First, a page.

Suicide is the 10th leading cause of death in the United States and the second leading cause of death in people between the ages of 15 and 34 with almost 50,000 people dying in 2013. In addition, while military personnel are not at a larger risk generally speaking, the job and the stress involved in being in combat situations can increase a soldier’s risk for conditions such as depression, post-traumatic stress disorder and other stress related conditions that may be linked to suicide. In light of this information it is important to know how to recognize and prevent suicide and what to do if a friend seems suicidal.

Warning Signs

Even if a person doesn’t confess to you they are feeling suicidal, there are usually warning signs before a person attempts suicide. Being aware of the warning signs is a huge step in preventing someone from harming themselves and in getting them the help they need to cope. While each warning sign is significant and should be taken seriously, the combination of several of these is an immediate cause for concern.

  • Talking about Suicide: Many believe that if a person talks about suicide they just want attention; they would never really do it. This is not true. Talking about suicide is a definite warning sign. Examples include things like, “I want to die,” “you will never see me again,” or “I would be better off dead.”
  • Hopelessness: A sense of hopelessness leads one to believe that the pain they are in is greater than anything else and nothing but death can make it better. Intercepting these extreme feelings of hopelessness and getting a person help can deter suicide.
  • Things in Order: A person who is seriously contemplating suicide will often begin to get things in order for when they are gone. They may give away prized possessions or visit unexpectedly to say goodbye. If you notice this warning sign in conjunction with the first two, get the person help immediately.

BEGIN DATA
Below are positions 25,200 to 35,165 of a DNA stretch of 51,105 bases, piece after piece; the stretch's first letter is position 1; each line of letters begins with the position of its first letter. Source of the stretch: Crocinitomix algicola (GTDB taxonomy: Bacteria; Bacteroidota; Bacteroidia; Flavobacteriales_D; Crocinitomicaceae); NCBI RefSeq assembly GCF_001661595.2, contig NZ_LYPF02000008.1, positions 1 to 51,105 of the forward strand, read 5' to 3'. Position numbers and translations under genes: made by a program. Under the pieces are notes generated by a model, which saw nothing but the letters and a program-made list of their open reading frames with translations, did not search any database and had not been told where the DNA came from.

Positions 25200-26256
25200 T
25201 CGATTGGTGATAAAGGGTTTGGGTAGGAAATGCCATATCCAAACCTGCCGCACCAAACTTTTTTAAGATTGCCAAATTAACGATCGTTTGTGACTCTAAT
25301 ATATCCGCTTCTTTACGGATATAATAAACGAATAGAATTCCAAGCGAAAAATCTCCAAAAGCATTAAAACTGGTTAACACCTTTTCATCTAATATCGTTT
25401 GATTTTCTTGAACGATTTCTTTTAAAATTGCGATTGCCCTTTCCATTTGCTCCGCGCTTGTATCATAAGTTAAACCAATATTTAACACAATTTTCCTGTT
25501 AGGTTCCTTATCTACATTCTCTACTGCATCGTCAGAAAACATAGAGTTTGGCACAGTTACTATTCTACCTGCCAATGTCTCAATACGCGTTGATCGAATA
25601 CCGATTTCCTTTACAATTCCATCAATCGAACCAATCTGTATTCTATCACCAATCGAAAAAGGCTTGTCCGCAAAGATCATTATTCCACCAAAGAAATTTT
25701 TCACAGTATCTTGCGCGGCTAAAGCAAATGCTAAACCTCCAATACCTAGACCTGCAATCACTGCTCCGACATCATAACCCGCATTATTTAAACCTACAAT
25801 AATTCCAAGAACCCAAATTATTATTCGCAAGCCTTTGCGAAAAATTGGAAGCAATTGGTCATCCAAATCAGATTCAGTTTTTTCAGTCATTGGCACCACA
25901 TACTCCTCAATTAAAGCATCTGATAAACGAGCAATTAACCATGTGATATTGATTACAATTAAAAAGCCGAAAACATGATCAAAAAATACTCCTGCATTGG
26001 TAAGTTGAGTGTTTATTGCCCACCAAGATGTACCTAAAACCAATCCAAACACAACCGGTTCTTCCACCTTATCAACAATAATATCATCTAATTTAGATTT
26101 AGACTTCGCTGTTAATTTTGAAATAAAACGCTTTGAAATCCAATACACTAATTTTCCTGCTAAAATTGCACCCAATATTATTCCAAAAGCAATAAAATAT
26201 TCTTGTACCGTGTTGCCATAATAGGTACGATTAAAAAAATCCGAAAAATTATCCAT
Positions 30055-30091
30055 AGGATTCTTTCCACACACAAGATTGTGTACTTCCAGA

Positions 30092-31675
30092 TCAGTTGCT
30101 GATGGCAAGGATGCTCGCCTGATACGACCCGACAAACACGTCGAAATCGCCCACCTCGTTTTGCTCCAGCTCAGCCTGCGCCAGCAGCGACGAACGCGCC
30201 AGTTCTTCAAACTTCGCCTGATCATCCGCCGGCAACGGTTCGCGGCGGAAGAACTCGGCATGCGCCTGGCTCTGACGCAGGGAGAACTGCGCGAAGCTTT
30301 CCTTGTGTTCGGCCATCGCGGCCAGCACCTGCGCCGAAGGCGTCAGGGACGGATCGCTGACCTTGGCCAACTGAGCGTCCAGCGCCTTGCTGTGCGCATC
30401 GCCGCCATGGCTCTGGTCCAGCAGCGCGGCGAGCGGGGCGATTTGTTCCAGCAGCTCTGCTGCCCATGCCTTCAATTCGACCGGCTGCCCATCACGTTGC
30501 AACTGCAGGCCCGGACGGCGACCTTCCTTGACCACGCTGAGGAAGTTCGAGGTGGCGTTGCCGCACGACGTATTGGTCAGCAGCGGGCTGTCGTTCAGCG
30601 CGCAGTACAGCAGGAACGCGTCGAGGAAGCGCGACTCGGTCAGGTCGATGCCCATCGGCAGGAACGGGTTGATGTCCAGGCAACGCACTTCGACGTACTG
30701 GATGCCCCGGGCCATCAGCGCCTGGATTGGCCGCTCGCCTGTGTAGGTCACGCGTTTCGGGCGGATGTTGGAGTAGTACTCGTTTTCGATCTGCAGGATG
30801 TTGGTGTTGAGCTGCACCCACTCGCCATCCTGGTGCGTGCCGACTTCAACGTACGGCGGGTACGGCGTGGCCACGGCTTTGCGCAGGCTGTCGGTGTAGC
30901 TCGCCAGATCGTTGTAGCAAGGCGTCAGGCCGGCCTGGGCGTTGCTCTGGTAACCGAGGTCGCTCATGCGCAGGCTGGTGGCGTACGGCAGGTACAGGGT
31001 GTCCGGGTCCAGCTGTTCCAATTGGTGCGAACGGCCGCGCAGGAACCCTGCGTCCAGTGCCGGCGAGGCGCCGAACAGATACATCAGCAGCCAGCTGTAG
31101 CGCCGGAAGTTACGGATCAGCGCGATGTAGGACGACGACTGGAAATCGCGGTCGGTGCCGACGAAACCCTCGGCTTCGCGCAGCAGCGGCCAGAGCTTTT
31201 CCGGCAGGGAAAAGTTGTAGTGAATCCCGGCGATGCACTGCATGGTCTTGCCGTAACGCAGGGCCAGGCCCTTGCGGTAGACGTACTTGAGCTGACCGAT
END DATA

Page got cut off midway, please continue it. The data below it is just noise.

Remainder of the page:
• Dangerous Behavior: A suicidal person will often engage is dangerous behavior. They may drink more or do drugs; they may engage in risky sexual behavior. Behavior that consistently resembles a “death wish” should be noted and acted upon.
  • Emotional Calm: Oftentimes, when a person makes a final decision to carry through with a suicide plan, they will demonstrate emotional calm and even happiness. People may think they are getting better when in reality they have settled the suicide issue in their mind and now are resting easy before acting on their plan.

If a friend seems suicidal you must speak up. Tell someone; tell anyone. Talk to the person about what they are feeling. If the risk seems low, try to get them to self-report to someone who can help them. If the risk seems high or you feel the person is in imminent danger, call a suicide prevention hotline or 911 immediately.

Be prepared to act quickly in a crisis situation. Never worry about someone being angry at you for being concerned. The risk is too high to take a chance. Knowing how to recognize and prevent suicide and what to do if a friend seems suicidal could in fact save their life.